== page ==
ah, reminds me of the story about this kid who terrorised his dog but the parents didnt pay any attention to it. one day the dog bit the child and was put down. the vet couldnt believe the dog actually bit someone and did an autopsy. he found a crayon shoved in the dogs ear canal. i dont like it when parents think its acceptable for kids to terrorise pets. that 'my dog has to put up with everything my child does or its gone' attitude stinks.
  16. chickee

    chickee New Member

    I thought I mentioned it. Parents teach the kid some puppy manners! No tormenting the dog. The child needs to learn how to treat animals. That is the answer.
  17. daddyfs

    daddyfs New Member

    wow, this is too easy.. discipline the child.. you should never have to TRY and tell your child anythin.. and what can you expect from a pup that feels threatin everyday by your child?? if your afraid to discipline your child, then maybe you should find another home for your pup...
  18. Sara

    Sara New Member

    You're all making good points...

    I have adult ADD and so I'm annoyed at the ADHD BS comments but can see where they are coming from.

    I'm also thinking that if this person is still using ADHD as an excuse for their life or kids being difficult...they shouldn't have purchased a dog...much less an APBT.

    Dogs CAN be good for a child with ADD but only after the problems associated with the disease/illness have been addressed and are under control (as much as possible). Often times giving a kid like this the responsibility and DESIRE to follow through and do a physical activity that requires concentration is a GREAT way to help a kid in the throws of ADD/ADHD... But the kid has to be under control and you HAVE to keep your kid safe... Teach the kid to respect the dog or you'll end up as another statistic on the news and dogbite websites... An advocate for BSL if you're not carefull... Please don't take these comments as being mean etc... WE care about the breed and your child and beleive you need to re-think your situation to make it safer for both child and dog.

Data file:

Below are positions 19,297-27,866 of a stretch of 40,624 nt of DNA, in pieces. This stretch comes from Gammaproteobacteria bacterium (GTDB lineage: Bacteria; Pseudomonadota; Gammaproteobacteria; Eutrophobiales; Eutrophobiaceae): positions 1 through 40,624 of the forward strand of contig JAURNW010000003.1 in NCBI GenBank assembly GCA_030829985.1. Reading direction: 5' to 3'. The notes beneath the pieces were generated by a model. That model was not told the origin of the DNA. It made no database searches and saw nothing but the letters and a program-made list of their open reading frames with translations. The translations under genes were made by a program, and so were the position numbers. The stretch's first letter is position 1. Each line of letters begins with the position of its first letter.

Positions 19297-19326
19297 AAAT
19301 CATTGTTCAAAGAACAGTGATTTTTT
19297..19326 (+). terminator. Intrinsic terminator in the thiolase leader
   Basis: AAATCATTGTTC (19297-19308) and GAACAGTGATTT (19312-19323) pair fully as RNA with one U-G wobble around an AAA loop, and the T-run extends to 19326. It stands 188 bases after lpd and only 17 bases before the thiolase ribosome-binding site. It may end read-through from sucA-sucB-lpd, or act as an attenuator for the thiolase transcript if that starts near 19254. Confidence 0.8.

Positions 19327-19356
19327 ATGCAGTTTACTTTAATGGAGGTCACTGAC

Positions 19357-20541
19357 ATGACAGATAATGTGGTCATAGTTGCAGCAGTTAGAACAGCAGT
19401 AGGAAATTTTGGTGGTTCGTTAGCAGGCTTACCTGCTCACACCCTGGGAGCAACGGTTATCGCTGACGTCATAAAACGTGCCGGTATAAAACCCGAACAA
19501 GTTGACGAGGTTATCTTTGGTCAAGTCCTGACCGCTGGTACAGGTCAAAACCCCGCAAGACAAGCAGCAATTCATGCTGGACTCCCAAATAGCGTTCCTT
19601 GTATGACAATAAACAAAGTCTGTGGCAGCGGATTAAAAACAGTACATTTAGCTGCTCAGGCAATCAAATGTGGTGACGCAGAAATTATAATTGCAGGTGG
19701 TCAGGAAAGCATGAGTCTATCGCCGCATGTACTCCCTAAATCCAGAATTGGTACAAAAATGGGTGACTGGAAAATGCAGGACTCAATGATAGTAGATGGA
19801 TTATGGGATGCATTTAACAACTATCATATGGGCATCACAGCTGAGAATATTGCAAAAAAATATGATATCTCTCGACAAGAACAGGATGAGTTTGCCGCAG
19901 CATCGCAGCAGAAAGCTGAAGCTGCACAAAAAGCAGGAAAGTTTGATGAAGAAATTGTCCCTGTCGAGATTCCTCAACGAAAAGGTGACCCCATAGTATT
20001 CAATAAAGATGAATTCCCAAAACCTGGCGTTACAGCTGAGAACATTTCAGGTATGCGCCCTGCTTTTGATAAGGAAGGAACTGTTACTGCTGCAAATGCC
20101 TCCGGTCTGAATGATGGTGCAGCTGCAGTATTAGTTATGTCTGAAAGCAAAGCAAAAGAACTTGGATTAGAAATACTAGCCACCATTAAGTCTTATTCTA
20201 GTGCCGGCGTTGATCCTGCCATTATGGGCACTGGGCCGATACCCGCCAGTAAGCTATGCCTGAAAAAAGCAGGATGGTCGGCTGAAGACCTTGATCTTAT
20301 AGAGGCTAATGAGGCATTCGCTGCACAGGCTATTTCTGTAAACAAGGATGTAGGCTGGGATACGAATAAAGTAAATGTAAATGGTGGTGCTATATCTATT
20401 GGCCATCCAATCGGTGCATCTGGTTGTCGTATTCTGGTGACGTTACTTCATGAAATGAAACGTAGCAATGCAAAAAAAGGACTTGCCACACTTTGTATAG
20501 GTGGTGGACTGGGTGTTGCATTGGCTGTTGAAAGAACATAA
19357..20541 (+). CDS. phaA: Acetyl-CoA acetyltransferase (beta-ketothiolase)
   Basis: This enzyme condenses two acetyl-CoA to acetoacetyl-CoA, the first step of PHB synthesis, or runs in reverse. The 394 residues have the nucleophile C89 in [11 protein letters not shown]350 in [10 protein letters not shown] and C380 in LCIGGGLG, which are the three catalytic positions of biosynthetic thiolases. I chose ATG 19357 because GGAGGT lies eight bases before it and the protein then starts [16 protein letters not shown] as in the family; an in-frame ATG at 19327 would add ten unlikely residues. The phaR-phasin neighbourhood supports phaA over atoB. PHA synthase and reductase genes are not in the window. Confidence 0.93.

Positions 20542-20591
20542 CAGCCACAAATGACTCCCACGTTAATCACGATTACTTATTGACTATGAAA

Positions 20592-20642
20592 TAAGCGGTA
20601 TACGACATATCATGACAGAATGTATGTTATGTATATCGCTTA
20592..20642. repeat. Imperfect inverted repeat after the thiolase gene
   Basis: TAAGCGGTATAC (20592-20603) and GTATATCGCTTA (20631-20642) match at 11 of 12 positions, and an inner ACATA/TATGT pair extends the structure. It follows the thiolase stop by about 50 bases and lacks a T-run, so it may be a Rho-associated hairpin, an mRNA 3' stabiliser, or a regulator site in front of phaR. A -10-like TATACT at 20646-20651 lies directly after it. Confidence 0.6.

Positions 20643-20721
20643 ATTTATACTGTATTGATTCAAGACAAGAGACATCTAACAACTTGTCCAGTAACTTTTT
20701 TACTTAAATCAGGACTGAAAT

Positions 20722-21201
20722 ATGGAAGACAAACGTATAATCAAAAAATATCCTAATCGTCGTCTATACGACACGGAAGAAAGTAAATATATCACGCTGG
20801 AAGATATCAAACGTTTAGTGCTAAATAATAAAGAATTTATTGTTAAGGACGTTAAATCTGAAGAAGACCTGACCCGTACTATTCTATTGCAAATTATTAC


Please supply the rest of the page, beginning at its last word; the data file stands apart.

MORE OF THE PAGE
19. grlsroc

    grlsroc New Member

    You guys have taken this way out of control , i never said she torments her she just runs and gets mad when she chases her and i tell her to stop running. This was not a spare of the moment buy i waited months for her and i have 3 other dogs and everyone gets along and there not scared of my daughter and the puppy has been doing much better with her since she has stoped running and sits down and plays with her. Now about ADHD do any of you have kids ? Its not BS if you know what it is and have to live with it and all the meds dont make them zombies. So for all of you that think i dont know how to disipline my daughter , you dont know me or what goes on in my life. My dogs have never been abused and she is the only one that came from a breeder the others were all rescued.So she will never end up in the shelter. Thanks for all the bashing here. I will now be leaving your board to find another that might help when its asked for , instead of comenting on things that they really dont know about.
  20. Sara

    Sara New Member

    Don't leave.

    The reason people commented the way they did, some harsher than others, was because we didn't have the whole story... It did sound a bit like your child was being pretty rough on the dog... We responded according to what we knew... You didn't elaborate so we couldn't have known what you were talking about... We were speaking generally as you were so don't get so upset about that...

    I have ADD and some of the comments were insensitive...but as a person who has it...I'm used to the crappy comments and let them go...if you don't you'll be driven insane by them.

    Sorry I hope you'll re-consider your choice. THere's lots of good info one can get here...